Police help find woman’s biological mother

Staff writer, with CNA

Fri, Oct 12, 2012 - Page 3

Police said yesterday they had helped an Australian woman of Taiwanese descent find her long-lost biological mother in Taipei.

The National Police Agency (NPA) took it upon itself to help Jade Heffernan look for her mother after learning from a local media report last month that she was trying to find her.

Heffernan decided to search for her birth mother after seeing 14-year-old interview footage on YouTube, according to a Chinese-language Apple Daily report.

The 32-year-old Australian was quoted as saying she believed the woman in the Youtube clip of a Taiwanese woman being interviewed by the Australian TV program 60 Minutes in 1998 was her mother.

The 49-second clip features a Taiwanese woman praying in an unidentified temple and telling the interviewer that she learned from newspaper reports that the baby she had given up for adoption had been taken to Australia. In the footage, the woman shows the only photograph she has of her baby and says she wants to meet her daughter.

Heffernan said she recognized herself in the photograph and that she had a copy of it.

After watching the clip, Heffernan began to search for her mother and her plea was relayed through Facebook to Taiwan, leading to several netizen reports to the Apple Daily.

The daily said Hefferman was only three weeks old when her Australian adoptive parents came to Taiwan and took her back to their home in Adelaide. Her birth certificate said she was born on May 2, 1980, at Taipei’s An Hao maternity clinic.

While Heffernan said her adoptive parents, now in their 60s, love her as their own, she had always yearned to find her birth mother. She also called for people in Taiwan to help with her search.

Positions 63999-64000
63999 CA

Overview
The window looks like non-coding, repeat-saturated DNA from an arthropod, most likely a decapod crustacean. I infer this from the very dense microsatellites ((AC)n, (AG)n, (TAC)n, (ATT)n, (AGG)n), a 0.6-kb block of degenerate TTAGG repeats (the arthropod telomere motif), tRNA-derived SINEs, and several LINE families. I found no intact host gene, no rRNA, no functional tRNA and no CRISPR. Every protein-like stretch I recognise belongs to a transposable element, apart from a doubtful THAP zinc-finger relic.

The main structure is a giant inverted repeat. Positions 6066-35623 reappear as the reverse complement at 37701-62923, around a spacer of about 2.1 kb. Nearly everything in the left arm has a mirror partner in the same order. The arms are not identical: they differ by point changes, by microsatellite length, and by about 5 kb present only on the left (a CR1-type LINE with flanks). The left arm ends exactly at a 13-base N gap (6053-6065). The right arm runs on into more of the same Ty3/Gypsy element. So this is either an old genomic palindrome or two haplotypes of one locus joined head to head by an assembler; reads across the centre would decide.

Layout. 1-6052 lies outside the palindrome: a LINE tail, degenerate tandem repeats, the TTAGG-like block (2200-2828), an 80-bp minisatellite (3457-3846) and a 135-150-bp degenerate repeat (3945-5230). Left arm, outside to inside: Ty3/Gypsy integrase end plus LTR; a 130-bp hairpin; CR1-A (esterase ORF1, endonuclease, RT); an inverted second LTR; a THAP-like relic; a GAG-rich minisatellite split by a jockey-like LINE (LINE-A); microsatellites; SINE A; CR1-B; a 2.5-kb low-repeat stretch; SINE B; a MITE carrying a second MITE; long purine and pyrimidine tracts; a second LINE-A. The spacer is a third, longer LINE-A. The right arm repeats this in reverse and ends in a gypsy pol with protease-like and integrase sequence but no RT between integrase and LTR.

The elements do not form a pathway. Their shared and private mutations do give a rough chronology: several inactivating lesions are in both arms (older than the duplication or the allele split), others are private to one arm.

“I want to tell her in person that I’m fine and that I’m happy,” Heffernan told the paper.

NPA Director-General Wang Cho-chiun (王卓鈞) then instructed Chang Kuo-cheng (張國政), a senior official at the NPA’s Household Registration Division, to assist in the search.

Because Heffernan’s birth mother mentioned in the interview that she suspected her daughter was actually sold to the Australian couple, Chang asked the Criminal Investigation Bureau to provide any information and data about baby-trading gangs arrested between 1980 and 1998.

“We also asked the Ministry of Foreign Affairs to help obtain relevant documents from Australia’s Channel 9 TV station,” Chang said.

From the documents, Chang confirmed that Heffernan was delivered at the An Hao maternity center in Taipei.

He then asked relevant household registration offices to provide data on baby girls born on the same day, along with data on their mothers.

After sifting through all this data, Chang managed to find a former An Hao midwife, now in her 90s, bedridden and unable to speak.

Chang said he found another woman by sifting through notarized documents.

“The woman, surnamed Chu (褚), was believed to have acted as an agent in the case,” he said. “Chu had served time in prison for involvement in the baby trade, but claimed to remember nothing about the Heffernan case.”

However, through an indirect source, Chang was able to contact one of Chu’s friends, who told him that Heffernan’s birth mother, surnamed Lee (李), was still living in Taipei.

Chang said when he visited Lee at her home, she initially denied any relationship to Heffernan and confirmed the mother-daughter relationship only after long and delicate persuasion.

Lee, now in her 60s, told Chang she had deeply regretted putting her baby up for adoption ever since she learned about 30 years ago that her daughter had probably been sold.

“She had written to the Australian authorities back then and obtained a photograph of her baby girl, which eventually helped make possible the mother-daughter reunion,” Chang said, adding that the NPA will arrange a teleconference for Lee and her daughter sometime in the next few days.